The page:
Item description for Chains Around the Grass by Naomi Ragen...
Set in the 1950's in New York City, CHAINS AROUND THE GRASS is a portrait of a Jewish-American family that glows with affection, tenderness, and courage when tragedy changes the lives of all who are left behind. A passionately personal and heartfelt book, based heavily on autobiographical material, this is the book Ms. Ragen says that she became an author to write.
Sara is barely six years old when her beloved father unexpectedly vanishes from her life. Her mother, Ruth, a dreamy and reluctant housewife, is now left with three small children to bring up, and the knowledge that she will somehow have to pick up the pieces, if she is to survive and fend for the family. But Sara takes up a vigil at the window of their dismal apartment, refusing to accept that her father won't be coming back.
"She thought of herself as a lighthouse keeper, a watchman on guard, a sailor on the topmost rigging, scouting for land. It was her duty to be there when the magic moment happened as it surely must, for no other explanation made any sense.
She scouted the men passing by, searching for those of a certain height, a certain weight, a certain walk... She followed each with hope until he turned right instead of left or left instead of right, or drew close enough to prove too tall or too short, too thin or two heavy. And each disappointment chipped away at her hope, reducing it, but never actually killing it. Like a plant cut to the ground, the roots sent up foolish new growth that twined around the facts, embellishing them, giving them something akin to beauty."
To this bittersweet and moving tale of childhood and the loss of innocence, the author brings the added intensity of a personal memoir. This is Naomi Ragen at her best, her writing charged with a searing, emotional truth as she unravels a tale of childhood, betrayal and the unending resilience of family love.
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NAOMI RAGEN is the author of eight novels, including several international bestsellers, and her weekly email columns on life in the Middle East are read by thousands of subscribers worldwide. An American, she has lived in Jerusalem for the past forty years and was voted one of the three most popular authors in Israel. Her books include Sotah, The Ghost of Hannah Mendes, and The Covenant.
Naomi Ragen currently resides in Jerusalem. Naomi Ragen was born in 1943.
Reviews - What do customers think about Chains Around the Grass?
"Chained up" Jul 25, 2008
I stumbled upon this book while browsing and had it not been for my own personal experiences growing up likewise in a Queens Housing Project, I never would have purchased the book. After reading the first few intense pages of "Chains aound the grass" that's when it had a grip on me and I was then sold.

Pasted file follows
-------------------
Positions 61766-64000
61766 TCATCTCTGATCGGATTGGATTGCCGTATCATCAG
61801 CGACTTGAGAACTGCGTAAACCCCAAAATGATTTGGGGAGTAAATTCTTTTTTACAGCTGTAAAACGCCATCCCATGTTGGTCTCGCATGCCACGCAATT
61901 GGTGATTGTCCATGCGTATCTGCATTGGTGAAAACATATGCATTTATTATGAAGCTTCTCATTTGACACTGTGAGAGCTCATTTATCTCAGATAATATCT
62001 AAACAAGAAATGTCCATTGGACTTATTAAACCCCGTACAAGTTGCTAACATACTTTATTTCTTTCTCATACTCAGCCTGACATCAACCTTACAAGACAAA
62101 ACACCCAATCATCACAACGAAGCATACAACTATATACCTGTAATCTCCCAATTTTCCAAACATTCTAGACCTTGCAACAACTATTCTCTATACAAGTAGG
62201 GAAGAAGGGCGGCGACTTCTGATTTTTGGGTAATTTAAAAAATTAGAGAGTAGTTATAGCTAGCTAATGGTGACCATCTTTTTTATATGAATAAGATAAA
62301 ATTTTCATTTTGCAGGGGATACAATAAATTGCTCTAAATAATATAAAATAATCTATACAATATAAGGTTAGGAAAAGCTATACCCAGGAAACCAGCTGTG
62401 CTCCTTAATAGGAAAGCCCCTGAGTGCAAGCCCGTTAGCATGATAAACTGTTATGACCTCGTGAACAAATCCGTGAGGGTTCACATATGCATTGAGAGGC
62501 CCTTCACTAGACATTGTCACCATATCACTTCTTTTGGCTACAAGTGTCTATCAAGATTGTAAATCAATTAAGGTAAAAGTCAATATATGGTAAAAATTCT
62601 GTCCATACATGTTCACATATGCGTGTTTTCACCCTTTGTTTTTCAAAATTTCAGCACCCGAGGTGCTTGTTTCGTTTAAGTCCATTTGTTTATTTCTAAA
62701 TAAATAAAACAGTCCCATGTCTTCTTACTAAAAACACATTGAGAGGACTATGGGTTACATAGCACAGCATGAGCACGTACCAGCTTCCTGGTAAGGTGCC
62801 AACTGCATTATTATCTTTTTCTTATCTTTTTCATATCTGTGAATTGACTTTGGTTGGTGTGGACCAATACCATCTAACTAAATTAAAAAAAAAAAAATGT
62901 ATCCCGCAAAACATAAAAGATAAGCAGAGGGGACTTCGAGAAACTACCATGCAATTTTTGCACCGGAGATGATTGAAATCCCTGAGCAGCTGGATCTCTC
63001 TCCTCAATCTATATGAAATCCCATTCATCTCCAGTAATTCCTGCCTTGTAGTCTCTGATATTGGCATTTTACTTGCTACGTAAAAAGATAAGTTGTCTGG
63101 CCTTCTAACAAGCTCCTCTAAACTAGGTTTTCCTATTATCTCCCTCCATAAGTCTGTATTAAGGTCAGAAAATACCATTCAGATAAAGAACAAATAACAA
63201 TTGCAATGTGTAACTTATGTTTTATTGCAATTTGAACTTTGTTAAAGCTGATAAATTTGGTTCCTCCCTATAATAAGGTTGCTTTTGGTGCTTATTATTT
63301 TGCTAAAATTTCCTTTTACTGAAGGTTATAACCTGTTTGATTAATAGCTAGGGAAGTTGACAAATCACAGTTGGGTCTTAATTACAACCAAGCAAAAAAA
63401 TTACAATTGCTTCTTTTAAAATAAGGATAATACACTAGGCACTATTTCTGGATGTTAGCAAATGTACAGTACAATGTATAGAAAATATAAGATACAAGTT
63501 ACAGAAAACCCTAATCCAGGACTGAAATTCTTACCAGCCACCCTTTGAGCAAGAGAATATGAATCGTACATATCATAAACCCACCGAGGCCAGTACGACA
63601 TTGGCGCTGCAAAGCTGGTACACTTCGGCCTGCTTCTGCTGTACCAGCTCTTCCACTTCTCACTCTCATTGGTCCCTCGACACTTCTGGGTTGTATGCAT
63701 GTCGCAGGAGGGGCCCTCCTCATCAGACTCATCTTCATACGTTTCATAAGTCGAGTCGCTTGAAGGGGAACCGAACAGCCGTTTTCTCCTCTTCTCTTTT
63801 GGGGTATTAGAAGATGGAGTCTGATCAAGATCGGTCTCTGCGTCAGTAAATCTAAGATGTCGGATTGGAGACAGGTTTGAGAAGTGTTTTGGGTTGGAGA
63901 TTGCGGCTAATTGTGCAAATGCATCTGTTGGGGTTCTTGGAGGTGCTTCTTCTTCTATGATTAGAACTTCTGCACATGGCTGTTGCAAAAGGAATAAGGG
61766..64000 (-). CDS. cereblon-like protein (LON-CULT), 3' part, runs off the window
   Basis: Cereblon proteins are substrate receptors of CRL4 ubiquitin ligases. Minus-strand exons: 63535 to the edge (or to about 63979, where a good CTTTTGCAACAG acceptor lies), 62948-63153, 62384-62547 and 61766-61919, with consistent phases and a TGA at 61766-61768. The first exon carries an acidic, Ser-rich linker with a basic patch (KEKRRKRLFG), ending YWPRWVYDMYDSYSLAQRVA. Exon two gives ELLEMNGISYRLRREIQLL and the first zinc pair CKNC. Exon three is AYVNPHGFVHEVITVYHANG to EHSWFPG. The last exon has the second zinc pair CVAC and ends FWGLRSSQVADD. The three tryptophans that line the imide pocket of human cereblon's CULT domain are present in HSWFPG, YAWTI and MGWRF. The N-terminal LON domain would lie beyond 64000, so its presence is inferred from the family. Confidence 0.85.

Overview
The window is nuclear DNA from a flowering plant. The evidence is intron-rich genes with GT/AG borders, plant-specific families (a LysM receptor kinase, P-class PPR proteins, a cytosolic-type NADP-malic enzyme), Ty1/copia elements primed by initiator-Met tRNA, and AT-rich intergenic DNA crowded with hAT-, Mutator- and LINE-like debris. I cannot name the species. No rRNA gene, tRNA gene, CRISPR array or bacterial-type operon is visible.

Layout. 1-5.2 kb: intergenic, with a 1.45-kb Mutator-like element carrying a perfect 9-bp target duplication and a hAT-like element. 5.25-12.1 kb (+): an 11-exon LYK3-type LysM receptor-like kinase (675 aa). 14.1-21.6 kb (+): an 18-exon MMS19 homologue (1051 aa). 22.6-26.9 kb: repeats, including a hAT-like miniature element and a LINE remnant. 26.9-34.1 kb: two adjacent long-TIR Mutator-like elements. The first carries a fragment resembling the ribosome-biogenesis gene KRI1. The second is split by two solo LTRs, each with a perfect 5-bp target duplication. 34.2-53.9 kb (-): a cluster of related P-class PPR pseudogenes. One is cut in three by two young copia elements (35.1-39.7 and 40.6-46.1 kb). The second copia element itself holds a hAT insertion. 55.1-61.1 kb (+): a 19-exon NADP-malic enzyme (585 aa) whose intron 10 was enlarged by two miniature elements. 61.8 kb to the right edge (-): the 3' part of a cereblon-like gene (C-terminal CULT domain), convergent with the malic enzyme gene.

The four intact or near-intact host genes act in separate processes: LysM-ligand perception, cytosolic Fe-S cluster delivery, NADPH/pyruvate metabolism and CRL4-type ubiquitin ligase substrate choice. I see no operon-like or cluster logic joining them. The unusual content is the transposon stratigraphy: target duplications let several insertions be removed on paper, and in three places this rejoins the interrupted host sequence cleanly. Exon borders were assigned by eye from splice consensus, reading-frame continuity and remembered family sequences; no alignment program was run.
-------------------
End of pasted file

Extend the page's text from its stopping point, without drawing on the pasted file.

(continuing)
Still, one need not have been raised poor and living in the projects to experience the fright and sheer terror little Sara felt while venturing out in a new neighborhood filled with bullies, perverts and strange boys. One of the most powerful chapters written by Naomi Regan that will have you in tears. You will surely absorb the emotional impact of one diaster after the other of ones family life encounters. A story of a family's uphill struggle for the American dream followed by a downward trend of personal tragedies and defeats. No doubt that your heart will go out to the characters in the story. An exciting read for enthusiasts of nostalgia and of past times with a hint of spiritualism.
beautiful in every way Aug 20, 2006
I LOVED THIS BOOK.It made me laugh outloud and it made me cry.Mostly it made me think.
This is a story about real life and not the usual immigrant founding a dynasty cliche.
All of the characters are well devoloped and I found myself loving them and hating them as if they were members of my own family.And of course they could have been.
The universal message of what the measure of a man is is profoundly moving especially in our materialistic world.
Measuring Your Life with the Right Yardstick Apr 21, 2006
Naomi Ragen is an international bestseller novelist, a writer of and about the core of human life. Chains Around the Grass (The Toby Press, USA, 2003) is the book Ms. Ragen says that she became an author to write. Setting the story of a poor Jewish family in the heart of America, Naomi Ragen calls for a revision of attitudes shaped by the sickness of reckless capitalism and its people who have turned into machines fuelled with business.